YMCA of Metropolitan Chicago Deepens its Impact on Families

For more than 60 years, we've made it our business to support nonprofits working to strengthen our communities.

As they work to meet the evolving needs of families across Chicagoland, YMCA of Metropolitan Chicago (YMCA) is one of those impactful nonprofits. With a $50,000 grant from the Opus Foundation, the YMCA is piloting a Family Engagement Initiative in 2021. 

Strong Children, Families and Communities

YMCA develops strong children, families and communities through academic readiness, character development, violence prevention, fitness and healthy living. In one year in Chicago, the YMCA serves more than 203,000 individuals through 63 locations and 82 extension sites. 

“While there are many similarities in the work being done at YMCAs across the country, we have the flexibility to create programming unique to the needs of our communities," said Katie Panning Spieth, YMCA's Senior Vice President and Chief Development Officer. “Chicago has embraced this, and we are holistically building out programming according to what our communities need for long-term success."  

Because more than 75% of YMCA's current members are families, they chose family engagement as a major programming focus. They're starting with the Family Engagement Initiative. 

Panning Spieth continued, “Our goal is also to propel engagement beyond intermittent participation by offering more meaningful support systems, programming and services centered around family and wellbeing."

Family Programming in Complex Times

The YMCA's Family Engagement Initiative has four main goals:

  1. strengthen family connections to peers and community
  2. build strong and effective relations to help children thrive
  3. increase positive caregiver-child relationships
  4. position families as advocates and leaders
The primary focus will be families with the most need.

“2020 was a tough year, and families have so many needs," said Meg Helder, YMCA's Senior Director, Leaning & Evaluation. “With high unemployment rates, health concerns and racial disparities, they are facing a challenging 2021. Just meeting basic needs – food, shelter, clothing and sufficient rest – will be challenging for many. There's no easy answer for this, so the grant from Opus will allow us to research and pilot new approaches." 

The pilot will enable YMCA to gain a better understanding of how to best serve families. They will develop programs using a human-centered process that aligns with YMCA's core focus areas of STEAM (science, technology, engineering, art and math), trauma-informed care and social-emotional learning. 

YMCA will pilot the initiative while continuing to shift amidst the pandemic, ensuring they meet the needs of the diverse communities it serves. Following testing, YMCA will refine and scale the program across the entire association.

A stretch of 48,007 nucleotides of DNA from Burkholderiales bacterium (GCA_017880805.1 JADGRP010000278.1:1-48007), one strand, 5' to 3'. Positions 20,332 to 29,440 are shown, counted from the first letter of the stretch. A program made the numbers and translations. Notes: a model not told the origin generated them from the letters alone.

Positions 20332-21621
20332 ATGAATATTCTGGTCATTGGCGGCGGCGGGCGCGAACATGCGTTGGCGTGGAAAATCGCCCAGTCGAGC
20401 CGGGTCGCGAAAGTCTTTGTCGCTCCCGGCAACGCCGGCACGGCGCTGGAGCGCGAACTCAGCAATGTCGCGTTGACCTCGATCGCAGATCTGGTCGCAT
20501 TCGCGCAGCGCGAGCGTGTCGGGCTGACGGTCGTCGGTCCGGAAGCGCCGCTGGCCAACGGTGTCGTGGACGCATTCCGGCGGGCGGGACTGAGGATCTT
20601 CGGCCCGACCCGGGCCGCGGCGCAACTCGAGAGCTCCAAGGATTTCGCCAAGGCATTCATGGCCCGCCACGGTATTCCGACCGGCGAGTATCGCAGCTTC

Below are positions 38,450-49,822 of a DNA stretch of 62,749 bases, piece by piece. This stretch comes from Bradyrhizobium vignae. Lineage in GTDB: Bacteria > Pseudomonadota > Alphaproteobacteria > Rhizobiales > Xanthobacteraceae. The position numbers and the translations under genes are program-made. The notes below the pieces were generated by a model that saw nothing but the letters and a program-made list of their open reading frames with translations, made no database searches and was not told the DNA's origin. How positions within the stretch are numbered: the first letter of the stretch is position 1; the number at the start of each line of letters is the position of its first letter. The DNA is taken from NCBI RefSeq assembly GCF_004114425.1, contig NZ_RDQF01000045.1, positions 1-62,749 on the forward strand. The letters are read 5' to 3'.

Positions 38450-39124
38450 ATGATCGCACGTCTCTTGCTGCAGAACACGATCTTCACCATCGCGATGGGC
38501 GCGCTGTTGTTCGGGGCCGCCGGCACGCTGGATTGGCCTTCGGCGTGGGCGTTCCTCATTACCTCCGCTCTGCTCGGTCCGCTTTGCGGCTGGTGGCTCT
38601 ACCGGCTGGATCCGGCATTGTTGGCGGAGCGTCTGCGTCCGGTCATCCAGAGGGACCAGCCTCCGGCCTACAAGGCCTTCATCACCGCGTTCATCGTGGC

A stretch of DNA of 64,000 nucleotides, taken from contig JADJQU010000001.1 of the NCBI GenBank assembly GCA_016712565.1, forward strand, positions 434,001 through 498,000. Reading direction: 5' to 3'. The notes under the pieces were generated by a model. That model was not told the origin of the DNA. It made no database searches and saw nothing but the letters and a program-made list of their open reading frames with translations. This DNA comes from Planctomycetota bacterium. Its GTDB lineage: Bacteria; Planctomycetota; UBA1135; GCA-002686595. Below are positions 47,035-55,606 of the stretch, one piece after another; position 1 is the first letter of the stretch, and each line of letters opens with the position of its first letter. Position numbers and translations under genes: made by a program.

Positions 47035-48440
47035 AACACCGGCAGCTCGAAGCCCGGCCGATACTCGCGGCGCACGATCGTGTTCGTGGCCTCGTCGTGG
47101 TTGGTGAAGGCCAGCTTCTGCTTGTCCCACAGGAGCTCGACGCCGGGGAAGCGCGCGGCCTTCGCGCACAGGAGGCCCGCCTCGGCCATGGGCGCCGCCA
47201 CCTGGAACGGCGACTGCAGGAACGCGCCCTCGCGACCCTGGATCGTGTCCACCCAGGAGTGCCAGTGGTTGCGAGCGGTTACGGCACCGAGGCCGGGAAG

“We are in a position that requires balancing everything we are doing in a very complicated landscape," said Helder. “And as a nonprofit, we don't usually have the luxury of resources for piloting new approaches like this. The Opus Foundation grant provides breathing room so we can design the initiative in a thoughtful and meaningful way to move this work forward." 

“The Opus Foundation has funded the Y for many years," said Panning Spieth. “In fact, this is the third consecutive year we have received a grant of this level. The investments and confidence Opus continues to demonstrate in us makes it possible to continue serving our community members in these uncertain times." 

Anything but Typical

Each year, YMCA staff and volunteers touch the lives of thousands of youth in Chicagoland. They provide comprehensive early learning to 800+, college and career readiness programming for 900+, activities for 6,500+ summer day campers and 2,440+ resident campers and a safety and violence prevention program for 400+ youth exposed to violence. 

That's a typical year – 2020 was anything but typical. 

“At the onset of COVID-19, we entered a whirlwind," said Panning Spieth. “As a membership-based organization, all of our revenue streams ceased – except for philanthropic support, including a $5,000 emergency gift from the Opus Foundation. With those gifts, we were able to sustain the organization and quickly mobilize our team to help the community."

Needs across the city increased. The city's homeless shelters became overrun, causing unsafe living conditions. The YMCA responded by transforming three of their larger centers into congregate housing with appropriate health and safety measures. A few weeks later, YMCA opened four emergency childcare centers for children of frontline workers and those who needed a safe space for distance learning with schools closed. 

“We also organized grass roots supply and food distribution events at our sites across the city," said Panning Spieth. “Some families were having difficulties accessing formula, diapers, basic cleaning supplies and healthy meals. So, our distribution events helped to fill the gap." 

YMCA provided a lifeline of support, helping community members through some of their most difficult challenges. And in 2021, there is new hope for families as YMCA makes plans to roll out the Family Engagement Initiative.


The Opus Foundation® is the corporate foundation for Opus, and is building community for a better tomorrow by supporting projects and programs that make our communities better places to live, work and raise families through grants to nonprofit organizations in the areas of early childhood education, youth development, workforce development, community revitalization and pressing/emerging needs. Read more about the Foundation's work. The Opus Foundation is a separate entity from The Opus Group and is led by its own Board of Directors.